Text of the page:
There is a long history of incorporating traditional music into art music. Recurring themes and motifs can be found in the works of several Norwegian composers, from Edvard Grieg’s peasant dances for piano to Lasse Thoresen’s “Yr” for solo violin, not to mention the many accompaniments to folk songs. Folk music has been incorporated into jazz, both as frameworks and as tunes. Composers seek to draw on the melodic, rhythmic, tonal and harmonic characteristics of the traditional music, but their works also reflect contemporary tastes and their own fascination for the original material, which since the mid-19th century has become increasingly known outside the cultures where it had been passed down.
Both composers and performers are influenced by changing musical tastes. Viewed from that perspective, you could say that this project in part reflects the recent trend towards – and perhaps yearning for – simplicity and clarity of form, more conventional tonality and generally less complexity. Whereas many modern pieces draw on past works by other composers, the compositions here have traditional folk music as their starting point.
This release presents various ways of approaching that task; you could call them different aesthetic perspectives or preferences, or different attitudes towards what is authentic. How explicit the link to Norwegian folk music is varies, with the pieces ranging from subtle arrangements of folk melodies to compositions inspired by folk music – highlighted through the use of the kvedar (unaccompanied singer) and nyckelharpa (keyed fiddle). One of the ideas behind three of the commissioned works was to allow composers free rein to explore the relationship between the rich possibilities offered by string instruments in interplay with, and as an accompaniment to, folk song. The harpsichord provides an extra voice in Pettersen’s piece, perhaps augmenting the associations with the past. Timelessness, which in the commissioned pieces is represented by the folk song, is one of the key themes of the project.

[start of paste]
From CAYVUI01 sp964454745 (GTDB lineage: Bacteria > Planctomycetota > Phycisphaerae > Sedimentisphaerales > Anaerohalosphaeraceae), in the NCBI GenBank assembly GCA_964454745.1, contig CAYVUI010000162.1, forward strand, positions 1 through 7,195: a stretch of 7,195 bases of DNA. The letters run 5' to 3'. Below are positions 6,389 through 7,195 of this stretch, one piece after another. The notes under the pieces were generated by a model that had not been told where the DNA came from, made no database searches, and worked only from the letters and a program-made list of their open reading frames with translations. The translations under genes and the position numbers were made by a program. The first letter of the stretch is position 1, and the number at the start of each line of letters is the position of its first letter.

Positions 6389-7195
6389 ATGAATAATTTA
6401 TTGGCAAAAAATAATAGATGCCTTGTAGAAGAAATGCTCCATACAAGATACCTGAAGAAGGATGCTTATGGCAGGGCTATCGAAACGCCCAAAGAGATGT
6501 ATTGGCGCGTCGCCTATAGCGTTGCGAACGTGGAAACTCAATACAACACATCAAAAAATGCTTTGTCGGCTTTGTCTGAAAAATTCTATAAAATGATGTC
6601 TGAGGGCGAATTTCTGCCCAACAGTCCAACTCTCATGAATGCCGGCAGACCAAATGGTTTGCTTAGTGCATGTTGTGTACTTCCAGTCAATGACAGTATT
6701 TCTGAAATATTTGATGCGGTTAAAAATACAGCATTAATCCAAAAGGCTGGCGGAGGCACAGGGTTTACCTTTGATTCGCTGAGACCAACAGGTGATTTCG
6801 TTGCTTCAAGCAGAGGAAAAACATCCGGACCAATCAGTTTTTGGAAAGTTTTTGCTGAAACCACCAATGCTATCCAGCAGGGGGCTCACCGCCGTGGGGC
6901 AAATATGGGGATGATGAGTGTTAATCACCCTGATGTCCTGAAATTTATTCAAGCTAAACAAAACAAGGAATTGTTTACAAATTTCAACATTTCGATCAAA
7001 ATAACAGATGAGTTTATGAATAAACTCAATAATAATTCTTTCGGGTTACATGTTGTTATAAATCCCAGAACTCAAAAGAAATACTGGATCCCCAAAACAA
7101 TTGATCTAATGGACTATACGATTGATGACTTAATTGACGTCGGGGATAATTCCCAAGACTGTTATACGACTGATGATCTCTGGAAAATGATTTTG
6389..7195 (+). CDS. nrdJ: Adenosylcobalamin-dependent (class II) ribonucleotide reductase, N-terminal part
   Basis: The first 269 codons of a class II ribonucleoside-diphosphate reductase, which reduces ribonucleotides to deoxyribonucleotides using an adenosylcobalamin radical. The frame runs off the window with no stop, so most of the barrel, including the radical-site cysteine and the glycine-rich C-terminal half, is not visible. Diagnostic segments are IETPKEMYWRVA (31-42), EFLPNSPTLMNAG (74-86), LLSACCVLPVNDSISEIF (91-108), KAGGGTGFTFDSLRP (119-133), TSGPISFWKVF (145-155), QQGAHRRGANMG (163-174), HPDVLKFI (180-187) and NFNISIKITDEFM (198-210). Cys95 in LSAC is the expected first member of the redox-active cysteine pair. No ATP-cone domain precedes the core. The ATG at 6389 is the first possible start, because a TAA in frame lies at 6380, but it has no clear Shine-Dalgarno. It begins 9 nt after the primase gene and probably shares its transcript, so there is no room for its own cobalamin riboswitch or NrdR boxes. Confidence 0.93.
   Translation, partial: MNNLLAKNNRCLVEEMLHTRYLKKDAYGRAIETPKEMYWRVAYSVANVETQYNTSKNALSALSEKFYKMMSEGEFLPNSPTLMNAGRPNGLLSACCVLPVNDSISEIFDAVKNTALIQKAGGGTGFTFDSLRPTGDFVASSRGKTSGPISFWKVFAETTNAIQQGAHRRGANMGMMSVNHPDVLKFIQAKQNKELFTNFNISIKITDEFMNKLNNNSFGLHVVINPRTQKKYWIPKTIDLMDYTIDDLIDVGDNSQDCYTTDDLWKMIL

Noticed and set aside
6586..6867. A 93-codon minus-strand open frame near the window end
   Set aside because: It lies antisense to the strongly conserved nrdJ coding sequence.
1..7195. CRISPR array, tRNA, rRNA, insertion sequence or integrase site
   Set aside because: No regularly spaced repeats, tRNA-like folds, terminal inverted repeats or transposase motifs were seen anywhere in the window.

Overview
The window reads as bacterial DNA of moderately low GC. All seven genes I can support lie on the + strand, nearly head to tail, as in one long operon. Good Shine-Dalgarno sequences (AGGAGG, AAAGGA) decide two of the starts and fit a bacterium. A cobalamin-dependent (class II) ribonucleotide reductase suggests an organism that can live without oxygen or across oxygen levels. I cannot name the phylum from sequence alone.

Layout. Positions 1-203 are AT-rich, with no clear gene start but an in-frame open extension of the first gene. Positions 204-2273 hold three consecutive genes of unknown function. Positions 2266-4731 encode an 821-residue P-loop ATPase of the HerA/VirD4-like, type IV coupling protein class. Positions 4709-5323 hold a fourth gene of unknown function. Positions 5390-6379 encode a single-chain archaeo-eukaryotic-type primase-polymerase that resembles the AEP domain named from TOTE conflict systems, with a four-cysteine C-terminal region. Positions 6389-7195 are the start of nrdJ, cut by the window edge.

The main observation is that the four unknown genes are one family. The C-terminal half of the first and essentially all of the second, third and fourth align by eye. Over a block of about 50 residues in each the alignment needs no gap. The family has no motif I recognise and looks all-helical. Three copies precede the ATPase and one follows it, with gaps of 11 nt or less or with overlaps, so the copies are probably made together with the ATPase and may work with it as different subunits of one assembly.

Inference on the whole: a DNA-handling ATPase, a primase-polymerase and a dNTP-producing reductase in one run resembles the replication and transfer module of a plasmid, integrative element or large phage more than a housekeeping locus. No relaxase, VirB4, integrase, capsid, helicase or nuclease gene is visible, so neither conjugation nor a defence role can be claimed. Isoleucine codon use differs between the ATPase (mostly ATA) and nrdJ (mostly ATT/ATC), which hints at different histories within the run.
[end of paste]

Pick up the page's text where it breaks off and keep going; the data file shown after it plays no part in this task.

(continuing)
TERJUNGENSEMBLE premiered the works by Pettersen, Matre and Vogt at the Ultima Oslo Contemporary Music Festival in September 2020. In spring 2020, the ensemble released the album “Kimen”, with music by Magnar Åm. The recording is also available as a CD. TERJUNGENSEMBLE, led by Lars-Erik ter Jung, wants to establish itself on the music scene by bringing to the fore various expressions – or perhaps impressions – of contemporary art music, through concerts and recordings, including in juxtaposition to relevant existing repertoires. The selection criteria used for both newly commissioned works and ones from the existing repertoire include musical relevance and power of expression.
Ingebjørg Lognvik Reinholdt and Åshild Breie Nyhus are two leading folk musicians. Nyhus, who also performs classical music on the violin and viola, is employed by the Oslo Philharmonic Orchestra, as is the viola player Anders Rensvik.
Lars-Erik ter Jung
released January 27, 2021
Lars-Erik ter Jung, conductor
Ingebjørg Lognvik Reinholdt, alto/folksinger
Recorded at Grorud kirke in Oslo, 12.10. and 19.10. 2020 by Geir Inge Lotsberg:
Design by Erik Johan Worsøe Eriksen.